Monday, 19 January 2015

The Zabbaleen

Walking East from the old Islamic center of Cairo, one comes to the City of the Dead, a scary necropolis of slowly decaying funeral houses and monuments. After the noise and chaos everywhere else in the city, the empty streets here are eerily silent, apart from the howling of a couple of stray dogs.


When I saw a large pack of dogs blocking the street ahead, I tried to quietly disappear into a side street, which led to an overpass and an old railway track.


Crossing the track, one arrived in a busy market street. Later I learned that the street was the beginning of the village of Mokattam, part of the Cairo suburb of Manshiyat Naser.

Mokattam is the village and mountain of the Zabbaleen. As I discovered, the Zabbaleen are Cairo's garbage collectors. They collect Cairo's waste door-to-door, bring it with donkey-carts and pick-up trucks to their village, sort it, and then resell the recycled waste. Apparently, up to 80% of the collected garbage is recycled.


As it was early January, the narrow streets were damp and cold, so that some of the children were warming themselves with fires.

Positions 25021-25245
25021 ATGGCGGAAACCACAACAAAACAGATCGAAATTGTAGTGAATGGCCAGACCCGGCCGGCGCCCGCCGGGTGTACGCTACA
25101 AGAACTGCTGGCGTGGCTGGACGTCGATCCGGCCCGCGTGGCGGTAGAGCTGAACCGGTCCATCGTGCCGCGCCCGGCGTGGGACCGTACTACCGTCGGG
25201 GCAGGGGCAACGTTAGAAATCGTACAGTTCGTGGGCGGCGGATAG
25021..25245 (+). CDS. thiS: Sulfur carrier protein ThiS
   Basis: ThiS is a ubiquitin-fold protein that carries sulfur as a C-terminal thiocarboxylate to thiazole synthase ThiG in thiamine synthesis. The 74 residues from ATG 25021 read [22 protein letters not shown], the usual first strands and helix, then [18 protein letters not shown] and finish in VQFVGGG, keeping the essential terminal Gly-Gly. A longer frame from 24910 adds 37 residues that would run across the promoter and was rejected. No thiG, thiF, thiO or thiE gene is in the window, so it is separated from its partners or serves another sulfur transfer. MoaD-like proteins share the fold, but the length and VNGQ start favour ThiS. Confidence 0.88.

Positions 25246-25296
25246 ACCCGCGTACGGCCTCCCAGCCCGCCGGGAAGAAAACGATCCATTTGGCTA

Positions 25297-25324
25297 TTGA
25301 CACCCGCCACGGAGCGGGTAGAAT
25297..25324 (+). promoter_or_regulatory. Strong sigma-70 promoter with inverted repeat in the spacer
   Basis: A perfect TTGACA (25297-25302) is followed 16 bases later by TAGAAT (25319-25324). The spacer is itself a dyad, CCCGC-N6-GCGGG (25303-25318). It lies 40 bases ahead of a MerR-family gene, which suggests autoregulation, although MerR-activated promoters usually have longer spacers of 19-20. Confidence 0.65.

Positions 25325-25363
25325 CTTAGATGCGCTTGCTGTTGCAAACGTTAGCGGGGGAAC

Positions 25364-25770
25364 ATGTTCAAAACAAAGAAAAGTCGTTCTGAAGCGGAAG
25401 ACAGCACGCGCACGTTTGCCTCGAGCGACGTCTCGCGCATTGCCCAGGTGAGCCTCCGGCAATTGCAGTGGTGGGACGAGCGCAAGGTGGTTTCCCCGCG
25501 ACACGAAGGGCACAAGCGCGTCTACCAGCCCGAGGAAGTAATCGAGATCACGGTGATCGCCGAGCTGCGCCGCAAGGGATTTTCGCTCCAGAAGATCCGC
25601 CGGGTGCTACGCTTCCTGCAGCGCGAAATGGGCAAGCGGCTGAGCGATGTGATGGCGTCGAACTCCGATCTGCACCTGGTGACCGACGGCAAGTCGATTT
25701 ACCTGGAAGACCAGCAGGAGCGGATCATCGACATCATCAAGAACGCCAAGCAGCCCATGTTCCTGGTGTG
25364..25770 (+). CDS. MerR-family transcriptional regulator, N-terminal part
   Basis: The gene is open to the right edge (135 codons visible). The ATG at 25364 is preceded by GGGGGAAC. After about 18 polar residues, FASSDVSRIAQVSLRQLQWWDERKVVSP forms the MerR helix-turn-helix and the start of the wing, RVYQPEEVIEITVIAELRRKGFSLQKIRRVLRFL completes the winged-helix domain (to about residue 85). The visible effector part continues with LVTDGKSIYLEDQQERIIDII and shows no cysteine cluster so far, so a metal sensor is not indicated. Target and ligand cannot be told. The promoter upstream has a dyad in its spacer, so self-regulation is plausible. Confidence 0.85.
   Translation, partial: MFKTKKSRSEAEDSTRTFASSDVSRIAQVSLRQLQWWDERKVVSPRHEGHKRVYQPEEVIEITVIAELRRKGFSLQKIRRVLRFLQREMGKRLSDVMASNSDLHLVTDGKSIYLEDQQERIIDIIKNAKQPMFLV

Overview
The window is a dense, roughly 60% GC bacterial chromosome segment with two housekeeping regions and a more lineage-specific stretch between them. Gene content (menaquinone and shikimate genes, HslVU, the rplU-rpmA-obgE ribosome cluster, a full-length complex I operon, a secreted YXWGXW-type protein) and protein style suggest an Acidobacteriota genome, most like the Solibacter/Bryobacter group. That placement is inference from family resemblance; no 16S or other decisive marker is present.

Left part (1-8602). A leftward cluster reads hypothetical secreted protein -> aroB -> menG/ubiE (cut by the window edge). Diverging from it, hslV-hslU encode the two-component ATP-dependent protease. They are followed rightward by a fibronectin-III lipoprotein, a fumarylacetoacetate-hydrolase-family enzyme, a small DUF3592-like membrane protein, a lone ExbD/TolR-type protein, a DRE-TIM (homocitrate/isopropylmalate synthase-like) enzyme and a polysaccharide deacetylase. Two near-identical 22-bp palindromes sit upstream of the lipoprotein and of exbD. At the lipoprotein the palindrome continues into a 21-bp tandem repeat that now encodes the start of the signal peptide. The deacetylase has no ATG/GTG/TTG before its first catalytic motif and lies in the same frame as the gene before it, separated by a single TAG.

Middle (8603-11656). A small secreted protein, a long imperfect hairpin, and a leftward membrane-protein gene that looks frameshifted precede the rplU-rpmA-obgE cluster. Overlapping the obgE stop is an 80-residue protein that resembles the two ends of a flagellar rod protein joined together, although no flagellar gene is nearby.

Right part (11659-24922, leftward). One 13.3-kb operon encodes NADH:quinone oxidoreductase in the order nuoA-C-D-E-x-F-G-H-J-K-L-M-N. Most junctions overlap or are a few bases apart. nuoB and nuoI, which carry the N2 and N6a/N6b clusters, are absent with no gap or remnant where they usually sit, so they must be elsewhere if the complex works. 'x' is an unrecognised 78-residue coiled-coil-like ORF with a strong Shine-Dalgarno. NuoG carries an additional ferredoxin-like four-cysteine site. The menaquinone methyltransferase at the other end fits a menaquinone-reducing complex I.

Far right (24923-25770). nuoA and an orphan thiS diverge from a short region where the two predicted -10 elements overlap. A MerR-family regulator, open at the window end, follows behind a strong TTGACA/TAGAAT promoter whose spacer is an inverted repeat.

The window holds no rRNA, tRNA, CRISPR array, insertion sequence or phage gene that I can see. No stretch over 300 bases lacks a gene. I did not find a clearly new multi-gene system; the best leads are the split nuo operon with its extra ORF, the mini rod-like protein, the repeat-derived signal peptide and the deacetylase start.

Althought the neighbourhood was relatively poor, the Zabbaleen are actually a tightly organized community. About 90% are Coptic Christians. Into the rock above their village, they have built a huge church that can accomodate up to 20 000 worshippers.

Together with some tourists from Chile, the minister of the church proudly showed us around. He also opened the door to a second underground church that has been built if it's too cold for the outside church in winter (the church has its own website, highly recommended by the minister, where one can watch church services online).

 After the visit, it was time to take some pictures of this happy Zabbaleen family:

If you want to read more about Cairo's Zabbaleen, Peter Hessler has a nice article in the New Yorker.


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